Q: My doctor suggested I take anti-seizure medication for my migraines, but it's not approved for that. He says it's safe and effective. What's your take? -- Evelyn P., Council Bluffs, Iowa
A: In the United States, 4.02 billion prescriptions are written annually, and more than 20 percent are to treat diseases or conditions for which the drugs are not specifically Food and Drug Administration-approved. That's called off-label use, and it is perfectly legal. In fact, more than half of all uses of cancer drugs are prescribed off-label, and that's even OK with health insurance companies.
But pharmaceutical companies can't advertise or have their reps suggest to doctors that their medications are effective for off-label use. This is true even if the off-label benefits have been demonstrated in peer-reviewed, scientific studies.
The good news: This keeps companies from pushing medications for uses that have not been verified as safe, and it protects you. For example, one super-large pharma company was recently fined $700 million for advocating that their drug -- approved only for use during chemo -- be used by cancer patients who were not on chemo. They'd been warned not to do that by the FDA, because the pharma company's own study had found generalized use increased serious risks and other drugs worked just as well for patients not on chemo.
The not-so-good news: There's no fast-track for FDA-approved drugs to get a thumbs up for alternate uses. That means people who could be helped by a novel application may not be.
When you get a prescription from any doctor, ask if it's being prescribed for the approved use. If it's not, ask how long it has been used for your particular off-label application; if any studies testing its safety and effectiveness for that application have been done; and what the potential side effects are when used to treat your condition.
In your case, anti-seizure medications are used often to treat migraine when other medications have not provided relief. And stay tuned; there's a new nerve-stimulation treatment that looks like it might prevent and stop migraine attacks.
Q: I went through menopause about two years ago, and I've put on 15 pounds since then. Help! Is this inevitable? -- Stephanie P., Waterbury, Ct.
A: Good news! Weight gain and menopause don't have to go hand in hand. Yes, your body has changed. Estrogen and progesterone production have pretty much shut down. Yes, as you age your metabolism may slow. Yes, this combo can make you put on extra weight and a roll (or more) of belly fat. And yes, that's risky: Belly fat's not an inert lump; it cranks out proteins and other agents that amp up your risk of diabetes, heart disease and cancer. But don't blame menopause. Eating the wrong food is probably what's filling out your omentum -- the pouch that holds your belly fat. And you can change that and your body!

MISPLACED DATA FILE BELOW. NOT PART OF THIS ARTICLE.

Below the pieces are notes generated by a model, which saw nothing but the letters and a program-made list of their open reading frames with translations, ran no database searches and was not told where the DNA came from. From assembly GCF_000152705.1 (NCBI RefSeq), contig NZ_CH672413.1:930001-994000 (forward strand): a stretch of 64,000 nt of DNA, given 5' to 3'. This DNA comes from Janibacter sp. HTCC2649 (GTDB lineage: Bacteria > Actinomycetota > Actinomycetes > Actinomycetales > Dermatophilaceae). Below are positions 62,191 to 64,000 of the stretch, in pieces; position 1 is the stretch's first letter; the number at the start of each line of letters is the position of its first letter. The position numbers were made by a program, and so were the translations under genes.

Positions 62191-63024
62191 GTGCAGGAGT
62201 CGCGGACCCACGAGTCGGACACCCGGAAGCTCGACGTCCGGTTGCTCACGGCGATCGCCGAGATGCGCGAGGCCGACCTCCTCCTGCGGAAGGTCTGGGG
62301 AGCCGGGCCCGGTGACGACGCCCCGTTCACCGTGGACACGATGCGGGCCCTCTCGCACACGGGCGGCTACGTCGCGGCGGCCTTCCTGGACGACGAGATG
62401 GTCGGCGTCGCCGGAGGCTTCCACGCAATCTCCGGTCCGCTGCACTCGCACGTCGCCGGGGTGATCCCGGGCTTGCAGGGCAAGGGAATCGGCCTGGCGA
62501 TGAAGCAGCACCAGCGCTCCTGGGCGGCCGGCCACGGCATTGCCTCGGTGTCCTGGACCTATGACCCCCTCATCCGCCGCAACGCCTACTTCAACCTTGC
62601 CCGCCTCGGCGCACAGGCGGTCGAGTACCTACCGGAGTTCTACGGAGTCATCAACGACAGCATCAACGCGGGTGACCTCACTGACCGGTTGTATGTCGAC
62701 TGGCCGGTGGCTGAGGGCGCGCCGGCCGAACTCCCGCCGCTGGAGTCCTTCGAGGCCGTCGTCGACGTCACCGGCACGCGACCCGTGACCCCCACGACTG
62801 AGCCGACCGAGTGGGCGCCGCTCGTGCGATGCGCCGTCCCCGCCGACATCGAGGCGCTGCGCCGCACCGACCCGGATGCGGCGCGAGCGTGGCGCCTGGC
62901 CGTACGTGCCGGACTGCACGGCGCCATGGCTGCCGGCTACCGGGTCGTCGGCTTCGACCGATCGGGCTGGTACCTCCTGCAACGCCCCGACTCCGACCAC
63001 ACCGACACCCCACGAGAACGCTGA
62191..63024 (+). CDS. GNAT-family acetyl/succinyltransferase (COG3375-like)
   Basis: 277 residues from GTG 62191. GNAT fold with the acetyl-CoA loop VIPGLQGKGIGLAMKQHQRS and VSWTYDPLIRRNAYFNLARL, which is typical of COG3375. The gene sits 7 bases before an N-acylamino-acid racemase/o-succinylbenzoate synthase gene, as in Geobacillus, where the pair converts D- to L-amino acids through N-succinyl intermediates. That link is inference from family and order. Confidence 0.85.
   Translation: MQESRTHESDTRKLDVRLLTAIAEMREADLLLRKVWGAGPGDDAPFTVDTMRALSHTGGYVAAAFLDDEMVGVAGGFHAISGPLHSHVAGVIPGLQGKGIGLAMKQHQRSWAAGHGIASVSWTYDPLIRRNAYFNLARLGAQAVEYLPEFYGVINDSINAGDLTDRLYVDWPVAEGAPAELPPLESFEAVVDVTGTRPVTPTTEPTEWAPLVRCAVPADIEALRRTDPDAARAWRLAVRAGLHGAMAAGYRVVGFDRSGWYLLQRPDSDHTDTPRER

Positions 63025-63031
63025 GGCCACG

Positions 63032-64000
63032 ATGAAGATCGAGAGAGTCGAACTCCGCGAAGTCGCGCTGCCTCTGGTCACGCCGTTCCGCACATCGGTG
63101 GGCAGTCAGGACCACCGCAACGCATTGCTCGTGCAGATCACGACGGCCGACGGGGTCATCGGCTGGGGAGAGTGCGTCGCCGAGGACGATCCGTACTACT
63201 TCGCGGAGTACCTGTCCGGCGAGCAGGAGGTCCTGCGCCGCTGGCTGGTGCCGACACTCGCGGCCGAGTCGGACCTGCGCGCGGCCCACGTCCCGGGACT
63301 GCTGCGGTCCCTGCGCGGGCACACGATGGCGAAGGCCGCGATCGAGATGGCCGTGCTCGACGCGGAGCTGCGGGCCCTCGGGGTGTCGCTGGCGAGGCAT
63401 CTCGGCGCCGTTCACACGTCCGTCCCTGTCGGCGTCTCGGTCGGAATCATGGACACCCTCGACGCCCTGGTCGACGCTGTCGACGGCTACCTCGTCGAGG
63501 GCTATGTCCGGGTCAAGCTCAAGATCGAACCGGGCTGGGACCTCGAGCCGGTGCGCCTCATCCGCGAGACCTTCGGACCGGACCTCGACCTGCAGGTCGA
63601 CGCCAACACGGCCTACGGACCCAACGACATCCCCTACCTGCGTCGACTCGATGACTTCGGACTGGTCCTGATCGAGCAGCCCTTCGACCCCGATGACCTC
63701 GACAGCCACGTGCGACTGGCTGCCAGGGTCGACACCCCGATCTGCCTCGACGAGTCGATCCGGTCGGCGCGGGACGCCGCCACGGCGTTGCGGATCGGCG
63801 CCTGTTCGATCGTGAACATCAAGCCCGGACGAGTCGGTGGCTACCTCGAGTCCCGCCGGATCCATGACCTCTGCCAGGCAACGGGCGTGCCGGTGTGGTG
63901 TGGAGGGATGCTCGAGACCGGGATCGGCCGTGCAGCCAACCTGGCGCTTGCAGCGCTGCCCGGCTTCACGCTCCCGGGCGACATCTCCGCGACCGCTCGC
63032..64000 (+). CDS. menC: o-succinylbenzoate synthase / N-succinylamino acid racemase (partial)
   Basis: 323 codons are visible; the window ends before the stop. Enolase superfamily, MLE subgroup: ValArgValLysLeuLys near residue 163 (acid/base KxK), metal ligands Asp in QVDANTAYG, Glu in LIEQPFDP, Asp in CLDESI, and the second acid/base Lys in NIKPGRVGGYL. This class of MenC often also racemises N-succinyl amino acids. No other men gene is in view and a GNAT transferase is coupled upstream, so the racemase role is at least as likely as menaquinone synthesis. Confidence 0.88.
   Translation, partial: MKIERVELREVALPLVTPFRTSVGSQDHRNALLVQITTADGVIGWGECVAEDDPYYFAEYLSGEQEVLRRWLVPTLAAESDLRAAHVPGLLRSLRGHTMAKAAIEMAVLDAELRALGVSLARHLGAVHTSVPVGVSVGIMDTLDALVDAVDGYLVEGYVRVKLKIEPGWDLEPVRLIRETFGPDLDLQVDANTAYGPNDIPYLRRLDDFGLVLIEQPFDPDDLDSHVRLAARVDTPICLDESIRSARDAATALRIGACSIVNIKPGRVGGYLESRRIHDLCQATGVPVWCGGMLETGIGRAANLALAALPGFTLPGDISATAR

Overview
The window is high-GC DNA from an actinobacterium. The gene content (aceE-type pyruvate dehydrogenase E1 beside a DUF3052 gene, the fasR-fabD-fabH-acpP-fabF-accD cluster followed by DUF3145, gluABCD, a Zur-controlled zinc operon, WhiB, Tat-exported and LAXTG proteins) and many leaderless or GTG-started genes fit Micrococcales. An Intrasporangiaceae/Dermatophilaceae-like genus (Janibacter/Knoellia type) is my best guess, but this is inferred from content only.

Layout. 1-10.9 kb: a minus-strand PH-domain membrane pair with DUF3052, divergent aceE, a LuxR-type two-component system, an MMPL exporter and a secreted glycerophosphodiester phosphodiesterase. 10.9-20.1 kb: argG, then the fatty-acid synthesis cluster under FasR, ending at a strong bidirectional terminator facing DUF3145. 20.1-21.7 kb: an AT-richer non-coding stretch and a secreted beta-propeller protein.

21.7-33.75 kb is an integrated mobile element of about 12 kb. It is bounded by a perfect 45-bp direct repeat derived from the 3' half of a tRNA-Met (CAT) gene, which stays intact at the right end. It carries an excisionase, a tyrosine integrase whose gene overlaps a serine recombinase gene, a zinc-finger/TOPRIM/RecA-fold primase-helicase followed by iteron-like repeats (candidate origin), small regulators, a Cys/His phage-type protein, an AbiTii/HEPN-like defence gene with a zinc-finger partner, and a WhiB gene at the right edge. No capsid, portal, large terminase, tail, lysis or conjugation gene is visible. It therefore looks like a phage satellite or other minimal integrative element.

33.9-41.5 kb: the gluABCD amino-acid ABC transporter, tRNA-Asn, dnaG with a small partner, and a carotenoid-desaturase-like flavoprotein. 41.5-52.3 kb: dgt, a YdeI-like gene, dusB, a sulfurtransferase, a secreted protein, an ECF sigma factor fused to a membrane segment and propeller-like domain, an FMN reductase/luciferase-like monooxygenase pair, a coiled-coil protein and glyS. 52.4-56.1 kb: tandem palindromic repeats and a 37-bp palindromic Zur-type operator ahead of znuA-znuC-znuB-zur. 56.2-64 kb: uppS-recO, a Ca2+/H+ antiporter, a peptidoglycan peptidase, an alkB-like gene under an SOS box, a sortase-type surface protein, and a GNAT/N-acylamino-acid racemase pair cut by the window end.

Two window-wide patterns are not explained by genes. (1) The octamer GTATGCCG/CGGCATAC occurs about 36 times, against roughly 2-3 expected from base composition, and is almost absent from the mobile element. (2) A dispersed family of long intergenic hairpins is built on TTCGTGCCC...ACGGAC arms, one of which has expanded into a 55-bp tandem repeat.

Eat lean proteins, fresh veggies and fruit, and 100 percent whole grains, and you'll lose weight. Lean protein protects muscle mass. Fiber and phytonutrients keep your RealAge younger. And a 900 milligram daily omega-3 DHA supplement fights food cravings, lowers inflammation and protects your brain and eyes.
Try going vegetarian/vegan. That'll eliminate most or all saturated fat and cholesterol.
Start strength training. After 50, everyone loses muscle mass, but weight training with hand weights or stretch bands three times a week tones and builds muscles and protects your bones.
Get moving. Walking (it's our favorite -- we walk 10,000 steps a day), bicycling and/or an aerobics class will help you keep your metabolism revved and your heart strong.
(Mehmet Oz, M.D. is host of "The Dr. Oz Show," and Mike Roizen, M.D. is Chief Medical Officer at the Cleveland Clinic Wellness Institute. Submit your health questions at www.doctoroz.com.)